The following morning, Dr. Noble responded. “You no longer serve as the acting chief scientist for NOAA,” he informed Mr. McLean, adding that a new chief scientist had already been appointed. “Thank you for your service.”

While McLean is still employed with the agency, he appears to have been demoted. Now, Ryan Maue, a former research meteorologist at the Cato Institute, has taken over the chief scientist position. The latest NOAA debacle follows Trump’s “Sharpiegate” scandal when he attempted to undermine NOAA scientists as he claimed Alabama was within the cone for the hurricane’s projected path. The president had also been photographed with an NOAA image that included an altered look at the hurricane’s projected path. The altered image actually included Alabama.

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Biden appears stable with voters under 30 — but there is just one issue

October 31, 2020 in Blogs

By Meaghan Ellis

With only three days left until the 2020 election, Democratic presidential nominee Joe Biden has a significant edge over President Donald Trump where voters aged 18-24 are concerned, according to a new poll.

According to Forbes, young voters inclined to embrace more revolutionary and progressive policies have opted to support the Biden campaign on the road to the White House. The poll has revealed eight out of 10 younger voters (86%) are taking the election very seriously and see it as a decision that could ultimately impact their futures.

The publication also included multiple graphs to provide a visual highlighting the top concerns young voters have. One of the graphs suggests younger voters are highly concerned about the coronavirus pandemic, the subsequent impacts it has had on the economy, the future of health care, and the country’s ongoing problems stemming from systemic racism.

Although Trump has long boasted about his administration’s handling of the pandemic while disregarding the importance of public health and the existence of systemic racism, the poll shows that younger voters “say they are not happy with the status quo, with 60% reporting the U.S. is on the ‘wrong track.’”

Young voters also weighed in with their take on the “American Dream.”

When asked whether they think the American Dream is “alive and well,” “presently in a coma,” or “dead and not coming back,” 47% say the American Dream is “presently in a coma” and 20% say it’s “dead and not coming back.” Just 26% of young people say the American Dream is “alive and well.”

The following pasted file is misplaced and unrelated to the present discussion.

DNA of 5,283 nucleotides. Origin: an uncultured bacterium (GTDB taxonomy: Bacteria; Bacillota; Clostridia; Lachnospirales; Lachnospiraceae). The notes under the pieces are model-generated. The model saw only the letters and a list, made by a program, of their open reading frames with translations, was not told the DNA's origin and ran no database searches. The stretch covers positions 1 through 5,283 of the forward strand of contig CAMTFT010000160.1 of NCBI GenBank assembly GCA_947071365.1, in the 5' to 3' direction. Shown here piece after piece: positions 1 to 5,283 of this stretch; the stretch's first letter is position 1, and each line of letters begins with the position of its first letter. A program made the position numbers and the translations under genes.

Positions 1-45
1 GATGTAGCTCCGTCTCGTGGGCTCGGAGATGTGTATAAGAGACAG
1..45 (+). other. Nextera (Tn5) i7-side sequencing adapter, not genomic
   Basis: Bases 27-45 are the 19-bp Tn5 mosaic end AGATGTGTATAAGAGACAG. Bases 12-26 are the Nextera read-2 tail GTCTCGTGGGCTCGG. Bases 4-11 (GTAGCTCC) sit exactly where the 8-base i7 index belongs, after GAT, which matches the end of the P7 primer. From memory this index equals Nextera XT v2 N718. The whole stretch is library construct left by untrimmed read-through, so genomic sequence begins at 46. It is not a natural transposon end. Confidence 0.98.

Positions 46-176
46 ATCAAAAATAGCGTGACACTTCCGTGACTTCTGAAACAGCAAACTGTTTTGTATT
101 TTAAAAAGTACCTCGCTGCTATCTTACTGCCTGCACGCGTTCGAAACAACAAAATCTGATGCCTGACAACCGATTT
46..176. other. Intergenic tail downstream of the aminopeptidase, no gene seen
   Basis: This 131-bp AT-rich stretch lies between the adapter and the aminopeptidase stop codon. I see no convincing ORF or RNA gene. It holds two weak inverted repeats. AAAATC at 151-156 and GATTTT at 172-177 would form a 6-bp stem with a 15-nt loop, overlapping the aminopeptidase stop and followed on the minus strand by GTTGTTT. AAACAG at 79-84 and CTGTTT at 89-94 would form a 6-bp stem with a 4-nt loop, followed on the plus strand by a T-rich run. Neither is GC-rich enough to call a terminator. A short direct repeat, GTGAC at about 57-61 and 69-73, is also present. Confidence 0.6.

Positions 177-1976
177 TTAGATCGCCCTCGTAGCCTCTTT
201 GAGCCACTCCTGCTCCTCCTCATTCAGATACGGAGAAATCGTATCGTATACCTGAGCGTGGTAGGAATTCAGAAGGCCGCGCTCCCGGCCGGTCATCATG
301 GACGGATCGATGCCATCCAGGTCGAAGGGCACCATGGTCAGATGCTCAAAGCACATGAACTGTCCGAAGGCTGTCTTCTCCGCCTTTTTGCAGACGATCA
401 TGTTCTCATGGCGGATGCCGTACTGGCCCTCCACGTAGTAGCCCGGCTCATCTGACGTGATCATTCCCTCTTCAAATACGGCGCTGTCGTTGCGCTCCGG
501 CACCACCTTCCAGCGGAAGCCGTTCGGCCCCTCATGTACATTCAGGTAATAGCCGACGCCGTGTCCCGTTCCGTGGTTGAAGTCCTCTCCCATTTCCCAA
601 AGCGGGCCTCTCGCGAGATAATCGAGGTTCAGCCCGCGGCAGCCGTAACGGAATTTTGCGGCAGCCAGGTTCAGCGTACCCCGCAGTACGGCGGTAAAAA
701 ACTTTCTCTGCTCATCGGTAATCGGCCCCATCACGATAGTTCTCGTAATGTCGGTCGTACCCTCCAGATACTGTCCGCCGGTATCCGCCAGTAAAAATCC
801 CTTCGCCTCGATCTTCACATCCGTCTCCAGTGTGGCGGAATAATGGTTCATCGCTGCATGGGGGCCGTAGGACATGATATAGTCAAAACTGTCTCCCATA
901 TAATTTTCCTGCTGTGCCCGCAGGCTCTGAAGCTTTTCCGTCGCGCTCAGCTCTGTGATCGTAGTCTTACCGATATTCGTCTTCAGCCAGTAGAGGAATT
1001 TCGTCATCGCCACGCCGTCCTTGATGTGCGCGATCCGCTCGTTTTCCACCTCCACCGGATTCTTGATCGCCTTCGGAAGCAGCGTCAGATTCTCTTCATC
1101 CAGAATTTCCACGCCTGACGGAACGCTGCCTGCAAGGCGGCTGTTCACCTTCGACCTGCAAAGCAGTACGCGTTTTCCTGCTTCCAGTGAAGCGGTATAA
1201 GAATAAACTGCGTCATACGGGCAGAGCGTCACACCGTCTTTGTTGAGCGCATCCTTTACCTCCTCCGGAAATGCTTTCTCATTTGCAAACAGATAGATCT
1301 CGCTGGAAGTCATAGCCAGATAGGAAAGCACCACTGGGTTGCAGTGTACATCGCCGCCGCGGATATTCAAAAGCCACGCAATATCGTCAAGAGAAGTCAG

Over the last three months, Biden has also gained momentum among young White, Hispanic, and Black voters. While Biden still maintains a significant lead among white voters, the only issue is that the Democratic presidential hopeful’s support among those voters has slightly slipped.

See the graph below:


Forbes

Biden is also maintaining the support among Gen-Z voters. However, his support among Millennial voters is slightly lower. Despite the variation, the poll still shows Biden significantly ahead of Trump.

As of Saturday October 31, more than 75 million Americans have already cast their vote for the upcoming election.

…read more

Source: ALTERNET

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A wave of reports expose Trumpworld corruption as the president's allies point fingers

October 31, 2020 in Blogs

By Meaghan Ellis

It’s been a long, difficult week in Trumpworld with all of the incriminating reports of corruption surrounding President Donald Trump and his administration. With Election Day less than five days away, Trump is likely feeling the pressure as the opposing forces work over time to state their case and prove that he is unfit for the office of the presidency.

Many of the stories raise more questions about Trump’s leadership and the hidden agendas of his White House officials and other members of his administration.

Here’s a breakdown of the stories circulating this week:

1. Trump, Turkey President Recep Tayyip Erdogan, and the Turkish Bank A new report by the New York Times has uncovered details about Trump and U.S. Attorney Bill Barr questionable handling of possible violations of U.S. sanctions involving billions of dollars worth of gold and cash that was funneled to Iran.